undercover style of cadre politics." On the same day, Komsomolskaya
pravda wondered which "government circles" decided to fire the press
chairman, since Gryzunov was "the last to know," while Yeltsin claims to
have been "misinformed" on the matter. Many journalists say Gryzunov is
being punished for refusing to take part in official disinformation on
the Chechen crisis. Gryzunov said Mikhail Poltoranin, chairman of the
Duma press and information committee, may have lobbied for his
dismissal. Recently, Gryzunov had proposed that the finances of one of
"Poltoranin's favorite" newspaper's, Rossiiskaya gazeta, be
investigated. Gryzunov told Interfax on 28 February that even though he
was fired without cause, the public controversy over his dismissal
proves that democratic reform in Russia is irreversible. He praised the
Russian public and Yeltsin for rejecting "behind-the-scenes intriguing"
in the affair. -- Laura Belin, OMRI, Inc.

FINANCE MINISTRY TO DEVELOP SECURITIES MARKET. Russia's Finance Ministry
plans to further develop a securities market in an attempt to improve
the system of state borrowings and balance the internal state debt,
Deputy Finance Minister Andrei Kazmin said at a Moscow seminar on 28
February, Interfax reported. According to Kazmin, introducing a
securities market with longer terms of repayment, together with a
reasonable level of accessibility and attraction to investors, will help
lower Russia's high inflation rate. Kazmin said the number of banks
which have licenses to distribute treasury bonds has increased from 9 to
17, and another 15 commercial banks are on a reserve list. The decision
to issue treasury bonds was adopted on 9 August 1994. The total amount
in the first issuance reached 4 trillion rubles with repayment terms of
three months, six months, and 12 months. -- Thomas Sigel, OMRI, Inc.

CIA: RUSSIAN PARLIAMENT MAY NOT RATIFY START II. A CIA analyst told
Congress that Russia might not ratify START II, AFP reported on 28
February. Peter Clement, head of the CIA's Russian affairs division,
told the U.S. Senate foreign affairs committee that some Russian
lawmakers say the country's nuclear forces should not be reduced because
the Chechen war showed that conventional forces are ineffective. The
upcoming elections "will complicate matters further," he added. --
Michael Mihalka, OMRI, Inc.

U.S. GROUP VERIFYING START I ARRIVES IN MOSCOW. The first U.S.
commission to verify Russian compliance with the START I treaty arrives
in Moscow on 1 March, Interfax reported. The group will verify initial
data about numbers and types of strategic nuclear weapons on 56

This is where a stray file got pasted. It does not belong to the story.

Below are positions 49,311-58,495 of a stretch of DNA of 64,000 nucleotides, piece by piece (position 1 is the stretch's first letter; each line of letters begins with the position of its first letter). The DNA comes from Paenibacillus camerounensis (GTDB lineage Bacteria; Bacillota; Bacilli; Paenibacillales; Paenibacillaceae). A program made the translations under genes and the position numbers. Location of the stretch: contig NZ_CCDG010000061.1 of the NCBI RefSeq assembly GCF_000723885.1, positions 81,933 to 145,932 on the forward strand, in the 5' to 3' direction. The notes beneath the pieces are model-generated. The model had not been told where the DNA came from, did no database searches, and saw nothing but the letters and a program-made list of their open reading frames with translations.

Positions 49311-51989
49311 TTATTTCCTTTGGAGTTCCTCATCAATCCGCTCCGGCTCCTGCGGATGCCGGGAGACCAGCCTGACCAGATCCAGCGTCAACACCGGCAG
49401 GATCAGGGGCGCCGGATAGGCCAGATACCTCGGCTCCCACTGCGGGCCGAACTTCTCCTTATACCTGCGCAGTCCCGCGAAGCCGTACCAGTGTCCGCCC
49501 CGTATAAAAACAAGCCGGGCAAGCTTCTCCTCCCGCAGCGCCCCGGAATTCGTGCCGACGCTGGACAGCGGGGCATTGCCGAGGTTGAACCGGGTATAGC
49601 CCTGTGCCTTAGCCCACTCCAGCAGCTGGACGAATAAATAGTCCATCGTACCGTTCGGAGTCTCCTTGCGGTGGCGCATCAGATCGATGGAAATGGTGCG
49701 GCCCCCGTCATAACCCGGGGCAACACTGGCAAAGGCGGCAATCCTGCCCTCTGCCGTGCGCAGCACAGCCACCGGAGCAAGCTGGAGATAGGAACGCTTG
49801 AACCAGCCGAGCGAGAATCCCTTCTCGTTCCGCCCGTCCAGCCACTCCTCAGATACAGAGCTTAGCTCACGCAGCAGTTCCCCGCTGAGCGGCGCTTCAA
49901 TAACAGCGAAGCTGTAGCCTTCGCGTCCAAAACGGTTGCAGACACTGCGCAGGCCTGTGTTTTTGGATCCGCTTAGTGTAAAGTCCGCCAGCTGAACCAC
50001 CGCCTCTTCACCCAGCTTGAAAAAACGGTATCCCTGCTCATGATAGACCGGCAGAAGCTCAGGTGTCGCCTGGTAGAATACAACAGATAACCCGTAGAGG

inspection tours within Russia. The group will also visit Ukraine and
Russian military installations in Belarus and Kazakhstan. Another U.S.
team will carry out a "demand" inspection on 2 March in which the
Defense Ministry will have nine hours to take the team to any area it
requests. -- Michael Mihalka, OMRI, Inc.

FEDERATION COUNCIL REJECTS DUMA LEGISLATION ON DEMONSTRATIONS, MEDIA.
The Federation Council failed to muster enough votes on 28 February to
override a presidential veto of the law on political demonstrations,
Interfax reported. Only 28 deputies supported the override, far short of
the 118 necessary for a two-thirds majority. The State Duma had
overridden the presidential veto on 22 February. Yevgeny Krestyaninov,
chairman of the Federation Council regulation commission, said deputies
must now start working from scratch on a new law. The Council also
failed to pass two laws already approved by the Duma: "On Television and
Radio Broadcasting" and "On Changes and Amendments to the Decree on Mass
Media." The Council rejected the legislation because some of its terms
were unacceptable, but did not specify exactly which provisions. --
Robert Orttung, OMRI, Inc.

RUSSIA ARRESTS EXTREME NATIONALIST. The Federal Counterintelligence
Service has arrested Alexei Vedenkin, deputy chairman of the Russian
National Unity party, Interfax and Reuters reported on 28 February. In a
recent television broadcast, entitled "Fascism in Russia. Who?," he said
he wanted to execute Russian Human Rights Commissioner Sergei Kovalev
and State Duma defense committee chairman Sergei Yushenkov, both of whom
had been critical of the use of force in Chechnya. Vedenkin said he had
drawn up a hit list of 150 other liberals and proposed erecting a statue
to Defense Minister Grachev. The television program showed Vedenkin
sharing meals with Liberal Democratic Party leader Vladimir Zhirinovsky,
but that party appeared to dissociate itself from Vedenkin when it